Senators Durbin, Graham Try to Jump-start Dream Act - Higher Education
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Senators Durbin, Graham Try to Jump-start Dream Act


by Jamaal Abdul-Alim

WASHINGTON — Two U.S. Senators called on President Donald J. Trump and their fellow lawmakers Thursday to support their bipartisan effort to win passage of the Dream Act.

The Senators introduced the bill anew Thursday after 16 years of stymied attempts to pass the legislation that would grant legal status to those brought to the United States illegally as children.

“We don’t believe that young people should be held responsible for the errors or illegal actions of their parents,” U.S. Sen. Dick Durbin (D-Illinois), who first introduced the Dream Act in 2001, said Thursday during a press conference at the U.S. Capitol.

Durbin was joined by U.S. Sen. Lindsey Graham (R-South Carolina), who said President Trump could easily unite the Republican Party and opponents of illegal immigration to support the Dream Act.

The Dream Act would grant lawful permanent residence and ultimately citizenship to young people brought to the U.S. as children and who have been here at least four years and have not been convicted of a felony. They must also have graduated from high school or obtained a GED, entered college or the military, work for three years, and pay a “reasonable” application fee.

“Wouldn’t it be ironic if the man who started his campaign talking about illegal immigration in a very tough way would be the man who started the country on the path to solve the problem?” Graham said in reference to Trump. “This problem will not fix itself.”

Graham said he appreciates President Trump’s desire to boot “bad hombres” from the country but said it’s wrong to leave Dreamers in limbo when many of them came “out of the shadows” and identified themselves at the behest of the federal government.

Graham was referring to the 800,000 or so young people who have gotten protection through the Deferred Action for Childhood Arrivals program, or DACA, a 2012 Obama administration program meant to provide temporary relief from deportation and a work permit to immigrant youth brought to the U.S. illegally as children.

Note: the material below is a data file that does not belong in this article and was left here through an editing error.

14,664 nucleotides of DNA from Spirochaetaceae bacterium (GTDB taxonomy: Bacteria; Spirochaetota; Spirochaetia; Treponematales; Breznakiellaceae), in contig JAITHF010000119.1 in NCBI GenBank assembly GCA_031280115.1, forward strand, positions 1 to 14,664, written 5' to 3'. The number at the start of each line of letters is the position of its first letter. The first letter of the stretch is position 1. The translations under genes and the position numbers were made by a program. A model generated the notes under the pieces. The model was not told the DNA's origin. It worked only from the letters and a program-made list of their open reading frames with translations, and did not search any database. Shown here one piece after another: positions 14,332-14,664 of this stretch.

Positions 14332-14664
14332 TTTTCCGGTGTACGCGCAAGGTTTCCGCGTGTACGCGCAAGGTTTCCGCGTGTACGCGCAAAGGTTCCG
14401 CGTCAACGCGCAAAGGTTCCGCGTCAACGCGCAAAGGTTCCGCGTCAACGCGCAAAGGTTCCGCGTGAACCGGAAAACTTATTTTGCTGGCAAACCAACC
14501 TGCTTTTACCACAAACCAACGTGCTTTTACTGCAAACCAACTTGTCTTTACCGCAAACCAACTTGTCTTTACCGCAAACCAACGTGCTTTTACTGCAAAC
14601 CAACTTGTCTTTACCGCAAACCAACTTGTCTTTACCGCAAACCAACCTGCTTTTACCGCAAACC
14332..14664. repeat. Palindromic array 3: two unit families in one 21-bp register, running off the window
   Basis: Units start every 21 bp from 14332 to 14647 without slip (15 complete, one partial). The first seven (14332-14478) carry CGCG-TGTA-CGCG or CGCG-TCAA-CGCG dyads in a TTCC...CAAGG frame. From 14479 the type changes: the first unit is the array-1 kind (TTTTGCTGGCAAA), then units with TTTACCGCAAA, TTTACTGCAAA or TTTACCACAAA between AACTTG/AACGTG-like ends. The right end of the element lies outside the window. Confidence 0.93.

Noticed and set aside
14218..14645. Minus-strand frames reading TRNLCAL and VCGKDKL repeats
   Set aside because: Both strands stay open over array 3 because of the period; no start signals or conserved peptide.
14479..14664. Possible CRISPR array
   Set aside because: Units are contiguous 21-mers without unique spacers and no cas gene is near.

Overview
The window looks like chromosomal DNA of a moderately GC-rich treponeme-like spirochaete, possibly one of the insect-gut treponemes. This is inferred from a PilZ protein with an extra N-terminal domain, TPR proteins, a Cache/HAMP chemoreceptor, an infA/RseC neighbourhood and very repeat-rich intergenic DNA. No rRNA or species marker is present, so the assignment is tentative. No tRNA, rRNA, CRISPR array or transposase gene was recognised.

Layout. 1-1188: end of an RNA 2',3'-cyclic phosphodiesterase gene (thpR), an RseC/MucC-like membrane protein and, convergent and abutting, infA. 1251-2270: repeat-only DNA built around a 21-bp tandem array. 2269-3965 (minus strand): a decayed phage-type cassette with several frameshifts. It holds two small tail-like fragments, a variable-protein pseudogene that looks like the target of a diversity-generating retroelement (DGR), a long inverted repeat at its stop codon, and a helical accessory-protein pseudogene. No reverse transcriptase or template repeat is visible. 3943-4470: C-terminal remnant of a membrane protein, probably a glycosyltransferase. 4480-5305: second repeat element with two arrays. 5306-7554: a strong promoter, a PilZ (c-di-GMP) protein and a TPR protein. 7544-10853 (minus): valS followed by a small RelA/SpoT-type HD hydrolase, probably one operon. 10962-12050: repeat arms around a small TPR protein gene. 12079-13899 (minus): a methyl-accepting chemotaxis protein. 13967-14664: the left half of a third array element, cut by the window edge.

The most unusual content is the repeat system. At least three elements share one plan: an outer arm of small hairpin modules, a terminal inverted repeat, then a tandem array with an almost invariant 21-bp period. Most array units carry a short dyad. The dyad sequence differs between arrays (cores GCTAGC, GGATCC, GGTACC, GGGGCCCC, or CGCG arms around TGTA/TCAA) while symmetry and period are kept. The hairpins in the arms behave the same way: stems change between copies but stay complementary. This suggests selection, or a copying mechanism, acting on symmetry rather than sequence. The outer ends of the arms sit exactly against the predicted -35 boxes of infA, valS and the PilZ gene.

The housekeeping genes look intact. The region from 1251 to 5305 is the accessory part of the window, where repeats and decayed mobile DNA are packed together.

A coalition of Republican state attorneys general has pressed the Trump administration to get rid of DACA or face a lawsuit that challenges its legality. The attorneys general gave the Trump administration until Sept. 5 to decide.

Graham and Durbin won praise among some in higher education for their efforts to provide a pathway to citizenship for Dreamers, many of whom are college students.

Peter McPherson, president of the Association of Public and Land-grant Universities, or APLU, said in a statement that the Dream act would extract Dreamers from a “precarious and uncertain position” that they wound up in through no fault of their own.

“The DREAM Act would allow these young people to continue their studies and go on to contribute to our economy as members of the workforce without the constant fear of revocation of work authorization and deportation,” McPherson said. “To advance our nation’s values and interests and in fairness to undocumented students who were brought to the United States at an early age, the DREAM Act is the right policy.”

The bill has been introduced in every two-year session of Congress since 2001 with the exception of the 113th Congress, when it was included in comprehensive immigration reform, and the 114th Congress. The current Congress is the 115th Congress. The latest version might be thought of as Dream Act 7.0.

The bill does not address the issue of federal financial aid for Dreamers, which is currently prohibited. However, a representative for Durbin said he “has long believed that Dreamers should be eligible for federal financial aid.”

The current Dream Act would also repeal a section of the Illegal Immigration Reform and Immigrant Responsibility Act of 1996 that penalizes states that grant in-state tuition to undocumented students on the basis of residency.

Philip L. Torey, a law lecturer and managing attorney of the Harvard Immigration and Refugee Clinical Program, noted that whatever happens with the Dream act in Congress, it faces a roadblock at the White House.

“Providing a pathway to citizenship to these young people who have already come forward should be a bipartisan issue and should garner bipartisan support. It’s incredibly important,” Torey said. “Unfortunately, it appears that the President has already come out in opposition to the bill.”

Indeed, news reports indicate that a White House official has stated that President Trump will not support the Dream Act.

“The president campaigned on enforcement first, and that is where his focus is,” the official said, according to a news report from McClatchy.

Efforts by Diverse to obtain a comment from the White House were not successful.

Jamaal Abdul-Alim can be reached at You can also follow him on Twitter @dcwriter360.

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